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Betaine: What are the benefits of the pre-workout supplement?

Pre-workout supplements are often used to increase performance and maximise pump and focus during training. The most popular supplements arecitrulline, caffeine andarginine. Betaine, on the other hand, is still one of the lesser-known sports supplements. Many people are more familiar with the plant substance due to its health-promoting rather than performance-enhancing properties. In our blog post, you can find out what betaine is and how your training benefits from taking it

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Betaine (chem. trimethylglycine) is an amino acid derivative. The name is derived from the sugar beet (lat. Beta vulgaris). Spinach, quinoa and beetroot also contain betaine. Some sources also refer to it as a vitamin-like substance, as it has numerous health-promoting properties. Among other things, it has a favourable effect on homocysteine levels. Homocysteine is an amino acid that is produced as an intermediate product in the metabolism. Excessive concentrations in the blood can damage the blood vessels and lead to calcification - known as arteriosclerosis. In the worst case scenario, this can lead to a heart attack or stroke. Betaine can convert homocysteine into the amino acid methionine by releasing a methyl group, thus rendering it harmless. Betaine is also said to have a liver-protecting and digestive effect.

Does betaine improve performance during training?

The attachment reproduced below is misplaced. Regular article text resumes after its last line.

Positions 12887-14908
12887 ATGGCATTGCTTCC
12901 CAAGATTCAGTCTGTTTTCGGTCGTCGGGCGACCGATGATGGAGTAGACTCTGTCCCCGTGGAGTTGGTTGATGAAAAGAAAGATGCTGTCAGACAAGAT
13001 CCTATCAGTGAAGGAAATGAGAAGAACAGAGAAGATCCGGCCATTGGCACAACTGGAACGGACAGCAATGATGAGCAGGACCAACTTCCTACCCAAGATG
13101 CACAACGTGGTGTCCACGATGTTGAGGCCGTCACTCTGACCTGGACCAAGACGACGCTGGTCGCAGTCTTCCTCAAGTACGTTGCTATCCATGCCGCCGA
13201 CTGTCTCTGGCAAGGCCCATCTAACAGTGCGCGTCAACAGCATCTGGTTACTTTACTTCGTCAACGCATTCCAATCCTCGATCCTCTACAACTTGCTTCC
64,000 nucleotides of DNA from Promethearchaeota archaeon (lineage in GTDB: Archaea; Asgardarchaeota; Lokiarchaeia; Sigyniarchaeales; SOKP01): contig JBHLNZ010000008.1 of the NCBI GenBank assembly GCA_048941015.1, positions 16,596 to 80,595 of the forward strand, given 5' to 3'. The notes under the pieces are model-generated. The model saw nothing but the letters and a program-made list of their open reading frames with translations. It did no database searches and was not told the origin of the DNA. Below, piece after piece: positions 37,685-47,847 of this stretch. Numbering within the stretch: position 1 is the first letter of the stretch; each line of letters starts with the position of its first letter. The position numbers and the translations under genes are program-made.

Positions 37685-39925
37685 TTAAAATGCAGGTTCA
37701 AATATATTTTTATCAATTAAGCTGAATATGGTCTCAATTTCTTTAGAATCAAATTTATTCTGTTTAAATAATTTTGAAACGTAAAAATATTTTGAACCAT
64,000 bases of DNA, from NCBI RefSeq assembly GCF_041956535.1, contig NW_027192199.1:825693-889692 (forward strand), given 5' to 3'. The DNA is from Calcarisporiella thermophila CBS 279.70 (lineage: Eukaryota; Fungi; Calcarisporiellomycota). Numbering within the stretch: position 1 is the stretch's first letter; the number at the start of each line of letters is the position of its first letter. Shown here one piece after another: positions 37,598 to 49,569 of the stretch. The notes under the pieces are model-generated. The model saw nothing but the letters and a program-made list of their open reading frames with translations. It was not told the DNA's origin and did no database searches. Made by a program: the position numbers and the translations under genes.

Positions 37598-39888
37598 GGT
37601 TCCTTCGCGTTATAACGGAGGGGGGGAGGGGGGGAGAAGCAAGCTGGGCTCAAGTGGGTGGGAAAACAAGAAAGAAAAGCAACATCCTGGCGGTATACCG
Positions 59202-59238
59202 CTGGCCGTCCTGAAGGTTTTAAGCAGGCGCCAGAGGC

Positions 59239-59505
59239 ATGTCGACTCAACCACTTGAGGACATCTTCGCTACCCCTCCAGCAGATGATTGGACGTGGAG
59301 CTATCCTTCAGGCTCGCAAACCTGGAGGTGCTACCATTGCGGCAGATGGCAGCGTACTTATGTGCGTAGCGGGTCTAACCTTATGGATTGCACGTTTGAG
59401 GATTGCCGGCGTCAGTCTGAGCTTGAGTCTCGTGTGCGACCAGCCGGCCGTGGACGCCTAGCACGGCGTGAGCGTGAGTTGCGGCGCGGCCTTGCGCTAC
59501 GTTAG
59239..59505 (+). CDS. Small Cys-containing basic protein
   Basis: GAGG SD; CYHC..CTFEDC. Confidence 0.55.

Betaine not only has a positive effect on our health. It can also improve physical performance. In addition to the typical pre-workout supplements such as caffeine, arginine or citrulline, the secondary plant substance is therefore also often used in training boosters. We therefore also use it in our V-Booster.

A study investigated how the intake of betaine affected performance in squats, bench presses and jumps. The results showed that the participantshad more strength during the exercises than before supplementation. The study results also indicated that betaine promotes recovery.

Another study observed the effect of long-term betaine supplementation over six weeks. Here, too, the intake led to more strength, which manifested itself, for example, in more repetitions in the bench press. The body composition also changed in the betaine group. The body fat percentage decreased compared to the placebo group, while lean body mass increased.

Researchers were also able to show in 2012 that the average sprint performance of cyclists improved by 3.3% when taking betaine.

How does betaine work?

The exact mechanisms behind the performance-enhancing effect of betaine are still unclear. According to current knowledge, it is assumed that the supplement has an effect on the development of muscle fibres by influencing the activity of the growth hormone IGF-1, among other things. This is at least suggested by in vitro studies on muscle cells by an Italian research group.

A study by Trepanowski et al. also points to another mechanism of action: The betaine group showed lower lactate levels in the blood after training compared to the control group. This could explain why supplementation has a positive effect on regeneration and symptoms of fatigue.

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